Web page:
Defense & National Security: Air Force report reveals gender, racial disparities

Defense & National Security: Air Force report reveals gender, racial disparities
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A new Air Force report has revealed how women and non-white Air Force and Space Force members are less likely to receive promotions, educational and leadership opportunities and more likely to be punished more severely or frequently for infractions. 

We’ll share what’s in the report, steps begun to address it and future moves from the Air Force to fix the problem.

For The Hill, we’re Ellen Mitchell and Rebecca Kheel. Write to us with tips: emitchell@thehill.com and rkheel@thehill.com

Let’s get to it.

Women, minorities treated differently in Air Force 

Women and non-white Air Force and Space Force members face different treatment than their white, male counterparts in receiving promotions, educational and leadership opportunities and disciplinary action, the service’s independent watchdog found. 

The review “revealed racial, ethnic, and gender disparities, particularly in accessions, retention, opportunities, and to a relatively lesser extent, in disciplinary actions. Analysis revealed these disparities impact racial-ethnic groups and female members to different degrees and in different ways,” according to the document, which was released Thursday.

Other findings: The report — the second such scrutiny by the Air Force Inspector General’s (IG) Office into minority airmen and Guardians’ disciplinary, retention and promotion data — also found that one out of every three women in the services reported experiencing sexual harassment while in the military.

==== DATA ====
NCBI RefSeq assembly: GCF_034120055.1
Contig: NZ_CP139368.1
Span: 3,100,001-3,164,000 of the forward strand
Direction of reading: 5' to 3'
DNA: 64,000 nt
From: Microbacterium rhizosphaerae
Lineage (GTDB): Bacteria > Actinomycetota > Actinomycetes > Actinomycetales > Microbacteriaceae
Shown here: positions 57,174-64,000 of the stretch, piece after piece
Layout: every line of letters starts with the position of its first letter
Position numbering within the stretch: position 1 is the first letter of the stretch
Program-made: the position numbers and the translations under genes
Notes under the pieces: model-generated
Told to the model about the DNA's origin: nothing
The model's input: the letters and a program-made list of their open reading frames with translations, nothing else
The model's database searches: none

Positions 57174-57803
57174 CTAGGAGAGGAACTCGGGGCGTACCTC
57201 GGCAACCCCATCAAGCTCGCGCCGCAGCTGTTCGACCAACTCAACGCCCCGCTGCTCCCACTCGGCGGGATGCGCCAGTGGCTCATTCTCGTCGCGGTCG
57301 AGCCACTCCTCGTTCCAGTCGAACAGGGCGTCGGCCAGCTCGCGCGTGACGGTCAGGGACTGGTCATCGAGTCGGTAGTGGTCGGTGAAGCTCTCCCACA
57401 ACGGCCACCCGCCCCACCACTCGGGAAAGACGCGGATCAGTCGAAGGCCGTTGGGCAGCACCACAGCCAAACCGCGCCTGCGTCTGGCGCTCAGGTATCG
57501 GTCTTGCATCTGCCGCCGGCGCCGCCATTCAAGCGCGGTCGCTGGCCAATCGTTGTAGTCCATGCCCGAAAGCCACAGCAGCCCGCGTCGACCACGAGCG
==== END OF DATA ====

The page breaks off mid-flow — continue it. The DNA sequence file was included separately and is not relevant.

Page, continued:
“1 out of every 3 female military respondents and 1 out of every 4 female civilian respondents stated they experienced sexual harassment during their Air Force career,” the document states.

The most serious identified type of harassment for women “was sexual jokes that make them feel uncomfortable, followed by repeated attempts to establish an unwanted sexual or romantic relationship and sexual comments about their appearance or body,” according to the report.

Previously: The Air Force IG previously “confirmed racial disparity exists for Black service members” in a 150-page report released in December. But the report did not address why racial disparity exists in these areas or other minority groups and called for additional reviews and plans to fix the issue.

The effort was sparked after the May 2020 death of George Floyd while in police custody, which set off civil unrest, nationwide protests and an Air Force review to address racial, ethnic and other disparities and their impact on the forces.

A narrow focus: The December report was intentionally, narrowly focused on African American disparity “because we wanted to produce something in a timely fashion,” according to Air Force IG Lt. Gen. Sami Said.

Thursday’s report expanded on the topic to include any possible disparities experienced by females, as well as Asian American, Native American, Pacific Islander, and Hispanic and Latino individuals. 

A new look: More than 100,000 service members and civilians responded to a survey on the topic, while 122 in-person sessions at bases across the country yielded a combined 17,000 pages of comments.

The IG team also reexamined 21 past studies and reports involving race, ethnicity and gender in the military. 

More work to do: Air Force Secretary Frank Kendall told reporters that while the Air Force has made some progress in fixing the issue, “we still have a lot of work to do.”

Kendall said the report “points out very clearly, I think very convincingly, there are a lot of disparities within the Air Force.”

Austin, Milley to testify on Afghanistan withdrawal

Three of the nation's top defense officials will testify this month about the withdrawal from Afghanistan, the Senate Armed Services Committee announced Thursday.

Defense Secretary Lloyd Austin, Chairman of the Joint Chiefs of Staff Gen. Mark Milley and U.S. Central Command chief Gen. Frank McKenzie will testify at a public hearing scheduled for Sept. 28, the panel said in a news release.